A rightwing campaigner with links to Donald Trump has been blocked from speaking to pupils at his former school after an intervention by a government counter-extremism unit.
Milo Yiannopoulos, an editor at U.S. "alt-right" website Breitbart News, had been invited to speak at the Simon Langton Grammar School for Boys in Canterbury. The talk, due to take place on Tuesday evening, was cancelled by the school after it spoke to the Department for Education's counter-extremism unit.
Breitbart News is a leading backer of U.S. president-elect Donald Trump; its chief executive Stephen Bannon has been appointed as one of Mr Trump's key White House aides. He has been accused of promoting divisive white nationalism.
The school said the decision to cancel the talk was taken "following contact from the DfE counter-extremism unit, the threat of demonstrations at the school by organised groups and members of the public, and our overall concerns for the security of the school site and the safety of our community".
More than 200 6th-formers had signed up to attend the event with parental consent, the school said, adding that "objection to our hosting Mr Yiannopoulos came almost entirely from people with no direct connection to The Langton; the staff and students of the school were overwhelmingly in favor."
The DfE said it contacted the school after concerns were raised by members of the public.
"When concerns are raised by members of the public following media coverage in advance of an event, the department would contact the school as a matter of routine to check they had considered any potential issues," she said. "The decision to cancel the event was a matter for the school."
Mr Yiannopoulos, who is gay and was banned from Twitter earlier this year in a racism row, responded to the cancellation of his talk by posting on his Facebook page: "Who even knew the DoE [sic] had a counter-extremism unit? And that it wasn't set up to combat terrorism but rather to punish gays with the wrong opinions? Perhaps if I'd called the speech 'Muslims are awesome!' they'd have left us alone. Disgusted."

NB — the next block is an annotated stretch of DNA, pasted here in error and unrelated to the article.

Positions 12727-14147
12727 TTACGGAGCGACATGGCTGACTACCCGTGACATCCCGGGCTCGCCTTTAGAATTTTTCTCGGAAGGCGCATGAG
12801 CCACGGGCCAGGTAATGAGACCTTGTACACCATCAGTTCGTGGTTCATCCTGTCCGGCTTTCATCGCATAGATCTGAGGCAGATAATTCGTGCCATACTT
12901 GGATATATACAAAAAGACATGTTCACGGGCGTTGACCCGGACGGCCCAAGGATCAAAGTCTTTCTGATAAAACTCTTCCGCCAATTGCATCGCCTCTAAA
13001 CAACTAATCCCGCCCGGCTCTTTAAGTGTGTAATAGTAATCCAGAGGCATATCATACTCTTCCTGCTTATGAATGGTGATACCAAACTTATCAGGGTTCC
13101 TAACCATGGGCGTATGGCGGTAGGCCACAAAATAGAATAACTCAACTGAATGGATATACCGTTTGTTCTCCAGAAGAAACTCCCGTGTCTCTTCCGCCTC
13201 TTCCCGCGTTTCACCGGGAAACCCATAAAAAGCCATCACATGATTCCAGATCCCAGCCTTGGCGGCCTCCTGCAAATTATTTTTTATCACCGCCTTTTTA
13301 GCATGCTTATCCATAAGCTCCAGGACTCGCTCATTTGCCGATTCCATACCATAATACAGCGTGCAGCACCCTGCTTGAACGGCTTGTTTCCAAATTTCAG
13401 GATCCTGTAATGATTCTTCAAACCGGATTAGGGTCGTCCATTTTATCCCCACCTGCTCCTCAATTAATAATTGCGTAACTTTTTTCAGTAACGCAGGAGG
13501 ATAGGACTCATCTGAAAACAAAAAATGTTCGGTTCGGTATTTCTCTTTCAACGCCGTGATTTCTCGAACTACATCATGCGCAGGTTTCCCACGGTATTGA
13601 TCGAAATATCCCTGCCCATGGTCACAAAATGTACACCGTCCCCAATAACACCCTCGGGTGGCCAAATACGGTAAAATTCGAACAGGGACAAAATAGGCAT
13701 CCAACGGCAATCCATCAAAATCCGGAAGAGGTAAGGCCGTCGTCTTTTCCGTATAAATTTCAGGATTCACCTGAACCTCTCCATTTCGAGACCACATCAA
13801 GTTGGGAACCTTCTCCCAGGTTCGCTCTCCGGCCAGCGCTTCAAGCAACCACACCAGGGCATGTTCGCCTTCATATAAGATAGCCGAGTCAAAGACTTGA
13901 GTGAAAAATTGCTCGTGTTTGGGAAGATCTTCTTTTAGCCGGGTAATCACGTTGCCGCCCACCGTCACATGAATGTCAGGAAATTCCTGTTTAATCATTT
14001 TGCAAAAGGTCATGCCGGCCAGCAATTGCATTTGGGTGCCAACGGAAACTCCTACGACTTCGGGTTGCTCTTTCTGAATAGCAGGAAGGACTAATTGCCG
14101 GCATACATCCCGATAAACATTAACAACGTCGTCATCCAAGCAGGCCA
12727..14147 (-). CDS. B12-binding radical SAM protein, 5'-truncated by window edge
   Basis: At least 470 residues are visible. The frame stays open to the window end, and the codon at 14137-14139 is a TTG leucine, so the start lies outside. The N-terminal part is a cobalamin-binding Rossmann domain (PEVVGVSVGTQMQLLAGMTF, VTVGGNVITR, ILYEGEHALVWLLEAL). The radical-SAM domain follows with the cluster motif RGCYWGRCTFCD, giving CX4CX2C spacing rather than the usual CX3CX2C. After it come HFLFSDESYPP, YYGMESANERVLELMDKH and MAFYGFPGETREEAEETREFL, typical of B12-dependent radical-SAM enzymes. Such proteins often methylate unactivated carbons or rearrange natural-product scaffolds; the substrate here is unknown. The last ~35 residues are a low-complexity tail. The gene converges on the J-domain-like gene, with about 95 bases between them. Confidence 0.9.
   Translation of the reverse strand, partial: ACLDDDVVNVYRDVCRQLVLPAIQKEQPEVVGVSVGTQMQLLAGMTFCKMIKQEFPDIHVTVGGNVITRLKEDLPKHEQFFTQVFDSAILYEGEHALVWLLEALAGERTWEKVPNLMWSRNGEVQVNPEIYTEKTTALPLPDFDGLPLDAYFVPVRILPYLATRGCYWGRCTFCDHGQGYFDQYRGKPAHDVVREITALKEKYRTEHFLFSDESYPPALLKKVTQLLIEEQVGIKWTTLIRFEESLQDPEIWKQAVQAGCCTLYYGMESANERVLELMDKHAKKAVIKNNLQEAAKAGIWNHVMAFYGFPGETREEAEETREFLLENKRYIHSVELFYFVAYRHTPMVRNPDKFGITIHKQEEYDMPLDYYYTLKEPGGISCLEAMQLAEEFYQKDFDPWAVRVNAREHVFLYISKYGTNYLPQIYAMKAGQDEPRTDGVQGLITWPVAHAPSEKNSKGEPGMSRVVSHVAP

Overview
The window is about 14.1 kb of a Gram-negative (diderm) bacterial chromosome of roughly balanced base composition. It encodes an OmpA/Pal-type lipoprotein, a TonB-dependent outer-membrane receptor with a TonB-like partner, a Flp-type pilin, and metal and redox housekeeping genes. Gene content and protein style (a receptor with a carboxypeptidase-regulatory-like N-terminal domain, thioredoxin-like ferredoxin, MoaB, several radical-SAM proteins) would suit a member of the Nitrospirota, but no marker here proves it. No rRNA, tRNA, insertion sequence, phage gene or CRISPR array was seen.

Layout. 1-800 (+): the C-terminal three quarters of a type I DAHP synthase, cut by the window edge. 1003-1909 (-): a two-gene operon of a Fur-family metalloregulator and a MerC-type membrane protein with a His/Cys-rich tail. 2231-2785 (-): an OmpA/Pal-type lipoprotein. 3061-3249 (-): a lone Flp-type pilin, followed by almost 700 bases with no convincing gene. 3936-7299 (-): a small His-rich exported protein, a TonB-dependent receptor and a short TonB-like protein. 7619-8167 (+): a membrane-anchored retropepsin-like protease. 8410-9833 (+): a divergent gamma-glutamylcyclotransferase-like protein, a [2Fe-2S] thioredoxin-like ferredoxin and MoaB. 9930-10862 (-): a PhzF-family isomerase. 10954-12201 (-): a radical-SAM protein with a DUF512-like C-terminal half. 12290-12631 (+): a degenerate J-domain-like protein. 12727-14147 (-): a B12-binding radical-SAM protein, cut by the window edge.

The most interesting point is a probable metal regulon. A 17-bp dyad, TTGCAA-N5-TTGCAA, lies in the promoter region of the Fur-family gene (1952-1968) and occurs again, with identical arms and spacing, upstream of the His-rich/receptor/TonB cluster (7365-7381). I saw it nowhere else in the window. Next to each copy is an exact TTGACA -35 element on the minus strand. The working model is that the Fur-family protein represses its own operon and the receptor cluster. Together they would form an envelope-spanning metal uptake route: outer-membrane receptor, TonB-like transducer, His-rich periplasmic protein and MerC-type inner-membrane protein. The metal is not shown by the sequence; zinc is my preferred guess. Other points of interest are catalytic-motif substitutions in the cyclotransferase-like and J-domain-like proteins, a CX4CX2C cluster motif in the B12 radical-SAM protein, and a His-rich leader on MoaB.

He told the Sun newspaper that the education department's intervention indicated that prime minister Theresa May was "a total fascist".
Christine Dickinson, Kent secretary of the National Union of Teachers, told the BBC that the school's invitation to Mr Yiannopoulos had caused concern. "Anybody that encourages racism, sexism, any other form of inequalities, and is against the British value of tolerance, then I am very worried about them having access to young people," she said.
Joanna Williams, whose son attends the Simon Langton School, accused those who objected to Mr Yiannopoulos of behaving in a "hypocritical and despicable manner" by referring the matter to the counter-extremism unit.
"Like it or not, Milo's political outlook has a growing audience," Ms Williams wrote in the Spectator on Monday. "Milo's talk would have given senior pupils, young adults, the chance to hear Milo's arguments and practice challenging them. Sunlight is the best disinfectant."